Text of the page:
Reported symptoms have included fever in 90% of cases, fatigue and a dry cough in 80%, and shortness of breath in 20%, with respiratory distress in 15%. Chest x-rays have revealed signs in both lungs. Vital signs were generally stable at the time of admission of those hospitalised. Blood tests have commonly shown low white blood cell counts (leucopenia and lymphopenia). Continue reading
Hypertensive disorders are common during pregnancy and can be classified into four pregnancy-associated categories: (1) chronic hypertension, (2) gestational hypertension, (3) preeclampsia, and (4) chronic hypertension with superimposed preeclampsia. In addition, non-pregnancy associated hypertensive emergencies can occur in the pregnant patient. Continue reading
With the introduction of more sensitive cardiac biomarkers, the European Society of Cardiology (ESC) and the American College of Cardiology (ACC) collaborated to redefine MI using a biochemical and clinical approach, and reported that myocardial injury detected by abnormal biomarkers in the setting of acute myocardial ischaemia should be labelled as MI. Continue reading
Clostridium difficile (C. difficile) is a Gram-positive, sporeforming bacterium usually spread by the fecal-oral route. It is non-invasive and produces toxins A and B that cause disease, ranging from asymptomatic carriage, to mild diarrhea, to colitis, or pseudomembranous colitis. CDI is defined as the acute onset of diarrhea with documented toxigenic C. difficile or its toxin and no other documented cause for diarrhea.
The recommended classification is unchanged from the 2003 and 2007 ESH/ESC guidelines. Hypertension is defined as values >/=140 mmHg systolic blood pressure (SBP) and/or >/=90 mmHg diastolic blood pressure (DBP), based on the evidence from randomized controlled trials (RCTs) that in patients with these blood pressure (BP) values treatment-induced BP reductions are beneficial.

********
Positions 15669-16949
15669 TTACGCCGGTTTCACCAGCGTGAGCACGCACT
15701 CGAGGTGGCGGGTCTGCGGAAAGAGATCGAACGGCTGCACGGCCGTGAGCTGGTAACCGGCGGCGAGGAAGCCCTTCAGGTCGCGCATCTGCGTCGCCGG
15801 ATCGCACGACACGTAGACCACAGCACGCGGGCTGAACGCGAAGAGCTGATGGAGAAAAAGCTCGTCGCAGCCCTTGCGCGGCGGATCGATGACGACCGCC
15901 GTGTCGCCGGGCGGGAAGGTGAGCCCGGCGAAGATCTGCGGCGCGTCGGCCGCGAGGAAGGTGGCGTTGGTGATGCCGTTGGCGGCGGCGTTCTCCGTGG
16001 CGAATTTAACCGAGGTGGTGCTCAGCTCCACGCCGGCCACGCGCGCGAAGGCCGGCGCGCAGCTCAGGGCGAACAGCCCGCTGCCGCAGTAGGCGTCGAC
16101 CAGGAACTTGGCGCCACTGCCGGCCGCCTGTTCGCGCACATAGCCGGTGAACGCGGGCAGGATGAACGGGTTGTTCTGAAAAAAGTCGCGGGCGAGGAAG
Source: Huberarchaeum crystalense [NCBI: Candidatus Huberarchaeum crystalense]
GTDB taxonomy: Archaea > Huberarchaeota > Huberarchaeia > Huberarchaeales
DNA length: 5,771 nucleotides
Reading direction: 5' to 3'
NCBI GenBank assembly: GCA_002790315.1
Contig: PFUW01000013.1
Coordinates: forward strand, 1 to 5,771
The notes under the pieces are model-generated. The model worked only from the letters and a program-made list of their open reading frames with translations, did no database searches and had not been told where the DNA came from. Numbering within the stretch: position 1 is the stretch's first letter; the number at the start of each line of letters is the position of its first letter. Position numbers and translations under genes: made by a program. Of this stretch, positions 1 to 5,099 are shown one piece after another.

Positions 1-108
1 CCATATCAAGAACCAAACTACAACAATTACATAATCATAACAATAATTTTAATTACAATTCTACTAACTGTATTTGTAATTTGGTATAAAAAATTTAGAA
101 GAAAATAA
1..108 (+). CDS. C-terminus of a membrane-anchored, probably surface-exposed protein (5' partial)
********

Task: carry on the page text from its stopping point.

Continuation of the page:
The tumor lysis syndrome is the most common disease-related emergency encountered by physicians caring for children or adults with hematologic cancers. This syndrome occurs when tumor cells release their contents into the bloodstream, either spontaneously or in response to therapy, leading to the characteristic findings of hyperuricemia, hyperkalemia, hyperphosphatemia, and hypocalcemia. These electrolyte and metabolic disturbances can progress to clinical toxic effects, including renal insufficiency, cardiac arrhythmias, seizures, and death due to multiorgan failure.
A 1992 American College of Chest Physicians/Society of Critical Care Medicine consensus panel defined the following terms which are relevant to the discussion of septic shock:
Infection: Infection is a microbial phenomenon characterized by an inflammatory response to the presence of microorganisms or the invasion of normally sterile host tissue by those organisms.
Bacteremia: Bacteremia refers to the presence of viable bacteria in the blood.
Systemic inflammatory response syndrome: Systemic inflammatory response syndrome (SIRS) is a widespread inflammatory response to a variety of severe clinical insults. This syndrome is clinically recognized by the presence of two or more of the following:
Names and definitions of vasculitis adopted by the Chapel Hill Consensus Conference on the nomenclature of systemic vasculitis